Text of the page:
Catherine “Cymone” Fourshey
C. Cymone Fourshey is Professor of History and International Relations. Fourshey’s research and teaching focus on Africa with a focus on the precolonial and the contemporary indigenous and local, intergenerational knowledge production among elders and youth. She serves as the Director of The Griot Institute for the Study of Black Lives and Cultures and on the AHR journal’s board of editors. Her co-authored book, Bantu Africa and a second forthcoming co-authored book, Family Before Gender both explore pre-1800s African histories. Her numerous articles and book chapters turn to questions of hospitality and the stakes at play with generation and gender in the twentieth century. She has co-researched and curated a digital database of historical linguistic data for eastern and central Africa Bantu language speech communities.
The College of New Jersey
Dr. Jaksch has been at the forefront of advancing faculty-student research collaboration at TCNJ for 11 years. Now, as the third recipient of the Barbara Meyers Pelson ’59 Chair in Faculty-Student Engagement, she’s aiming to enhance inclusion, diversity, community, and belonging at TCNJ.
Dr. Marla L. Jaksch received her BFA in painting and drawing, minor in sculpture from the University of the Arts in Philadelphia. She received her masters and PhD in Women’s, Gender, & Sexuality Studies and Art Education from The Pennsylvania State University, University Park, PA.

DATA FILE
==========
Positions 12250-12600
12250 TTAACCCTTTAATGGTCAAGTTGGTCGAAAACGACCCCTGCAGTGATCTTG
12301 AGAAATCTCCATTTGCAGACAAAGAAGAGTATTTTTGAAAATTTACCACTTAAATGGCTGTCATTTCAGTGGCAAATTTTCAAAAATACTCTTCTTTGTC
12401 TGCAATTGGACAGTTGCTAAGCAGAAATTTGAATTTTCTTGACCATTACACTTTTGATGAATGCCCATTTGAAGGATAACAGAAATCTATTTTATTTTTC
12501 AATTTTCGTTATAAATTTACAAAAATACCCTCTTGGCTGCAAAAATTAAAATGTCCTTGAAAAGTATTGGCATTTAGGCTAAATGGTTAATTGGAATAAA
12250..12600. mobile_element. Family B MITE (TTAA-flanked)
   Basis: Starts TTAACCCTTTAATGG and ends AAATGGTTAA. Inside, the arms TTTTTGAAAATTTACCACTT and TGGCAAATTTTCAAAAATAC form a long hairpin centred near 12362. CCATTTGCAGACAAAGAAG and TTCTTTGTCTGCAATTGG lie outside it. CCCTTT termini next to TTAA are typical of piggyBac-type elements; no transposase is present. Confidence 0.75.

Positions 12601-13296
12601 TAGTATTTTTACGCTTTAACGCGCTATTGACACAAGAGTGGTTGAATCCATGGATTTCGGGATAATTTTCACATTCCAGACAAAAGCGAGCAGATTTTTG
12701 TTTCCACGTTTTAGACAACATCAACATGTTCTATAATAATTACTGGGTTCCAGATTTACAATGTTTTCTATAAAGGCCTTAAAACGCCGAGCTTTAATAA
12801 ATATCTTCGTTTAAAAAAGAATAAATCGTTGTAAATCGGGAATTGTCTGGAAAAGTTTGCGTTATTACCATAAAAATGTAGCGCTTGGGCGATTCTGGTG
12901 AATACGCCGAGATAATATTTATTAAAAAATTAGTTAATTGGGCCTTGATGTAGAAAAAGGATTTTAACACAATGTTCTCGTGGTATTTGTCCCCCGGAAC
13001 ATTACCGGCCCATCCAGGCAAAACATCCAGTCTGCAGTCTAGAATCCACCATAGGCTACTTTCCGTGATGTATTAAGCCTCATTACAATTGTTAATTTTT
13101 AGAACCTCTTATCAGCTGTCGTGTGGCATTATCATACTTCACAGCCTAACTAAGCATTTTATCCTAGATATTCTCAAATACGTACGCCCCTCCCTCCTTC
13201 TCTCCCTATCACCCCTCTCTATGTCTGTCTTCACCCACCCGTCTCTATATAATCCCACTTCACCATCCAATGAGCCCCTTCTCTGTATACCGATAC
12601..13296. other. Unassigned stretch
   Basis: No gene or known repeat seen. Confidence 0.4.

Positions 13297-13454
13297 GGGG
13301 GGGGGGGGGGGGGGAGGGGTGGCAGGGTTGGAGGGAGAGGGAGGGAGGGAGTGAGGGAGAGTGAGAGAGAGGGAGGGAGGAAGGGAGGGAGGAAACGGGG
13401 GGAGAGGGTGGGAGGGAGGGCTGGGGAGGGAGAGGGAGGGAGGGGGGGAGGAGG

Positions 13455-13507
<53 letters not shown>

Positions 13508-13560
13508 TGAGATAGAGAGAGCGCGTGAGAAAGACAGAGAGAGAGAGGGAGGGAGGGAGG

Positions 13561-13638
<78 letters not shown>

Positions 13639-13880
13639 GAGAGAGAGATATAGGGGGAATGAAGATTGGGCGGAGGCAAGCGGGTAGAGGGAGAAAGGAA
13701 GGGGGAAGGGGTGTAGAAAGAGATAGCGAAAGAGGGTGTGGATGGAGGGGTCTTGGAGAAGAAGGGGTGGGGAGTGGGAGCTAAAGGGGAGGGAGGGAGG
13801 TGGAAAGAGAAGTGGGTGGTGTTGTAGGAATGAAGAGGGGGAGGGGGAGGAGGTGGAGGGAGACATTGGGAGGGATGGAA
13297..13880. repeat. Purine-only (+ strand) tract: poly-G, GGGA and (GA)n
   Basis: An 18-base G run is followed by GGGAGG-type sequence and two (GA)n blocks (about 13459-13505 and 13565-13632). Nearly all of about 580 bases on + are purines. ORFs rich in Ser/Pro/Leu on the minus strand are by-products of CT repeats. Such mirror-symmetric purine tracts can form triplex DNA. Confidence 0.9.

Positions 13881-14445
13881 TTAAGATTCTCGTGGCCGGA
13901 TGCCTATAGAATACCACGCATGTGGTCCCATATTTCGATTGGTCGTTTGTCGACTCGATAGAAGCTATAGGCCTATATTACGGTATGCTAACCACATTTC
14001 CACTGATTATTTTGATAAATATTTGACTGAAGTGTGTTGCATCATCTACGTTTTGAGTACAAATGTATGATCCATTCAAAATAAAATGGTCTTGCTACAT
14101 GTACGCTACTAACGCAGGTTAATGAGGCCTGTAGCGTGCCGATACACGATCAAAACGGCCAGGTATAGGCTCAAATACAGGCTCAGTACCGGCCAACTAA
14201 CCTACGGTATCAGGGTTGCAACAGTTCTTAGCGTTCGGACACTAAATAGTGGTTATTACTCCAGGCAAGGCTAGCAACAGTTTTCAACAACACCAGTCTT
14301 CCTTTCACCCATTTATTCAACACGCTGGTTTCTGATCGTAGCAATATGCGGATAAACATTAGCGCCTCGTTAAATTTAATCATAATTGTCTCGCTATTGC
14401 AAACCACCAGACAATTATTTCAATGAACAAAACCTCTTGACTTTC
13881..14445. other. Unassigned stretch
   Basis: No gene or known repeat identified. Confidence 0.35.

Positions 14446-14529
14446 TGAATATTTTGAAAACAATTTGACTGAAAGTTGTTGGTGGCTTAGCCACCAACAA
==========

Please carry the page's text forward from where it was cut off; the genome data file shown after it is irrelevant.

Relebohile “Lebo” Moletsane
University of KwaZulu-Natal
Relebohile Moletsane is Professor and the John Langalibalele Dube Chair in Rural Education in the School of Education, University of KwaZulu-Natal in Durban, South Africa. Her areas of research include curriculum studies, rural education, gender and education, sexual and reproductive health education, girlhood studies and girls education in Southern African contexts. She is the Co-PI (with Claudia Mitchell, McGill University) on the Networks for Change and Wellbeing project (Networks for Change and Well-being (www.networks4change.co.za/). Her research approach relies heavily on participatory visual methodologies, including photo-voice, participatory video (cellphilm), digital storytelling and drawing to address sexual violence with girls in rural KwaZulu-Natal.
University of KwaZulu Natal
LISA WIEBESIEK is the Programmes Manager at the Centre for Visual Methodologies for Social Change, and the Project Co-ordinator for the Networks for Change and Well-being: Girl-led ‘from the ground up’ policy-making to address sexual violence in Canada and South Africa project at the University of KwaZulu-Natal (UKZN). She is a PhD student in the School of Education at UKZN. She has previously worked in the fields of HIV prevention and rural education development. Her areas of interest include adolescent sexual and reproductive health and rights, gender and sexuality education, girlhood studies, and visual participatory research methodologies.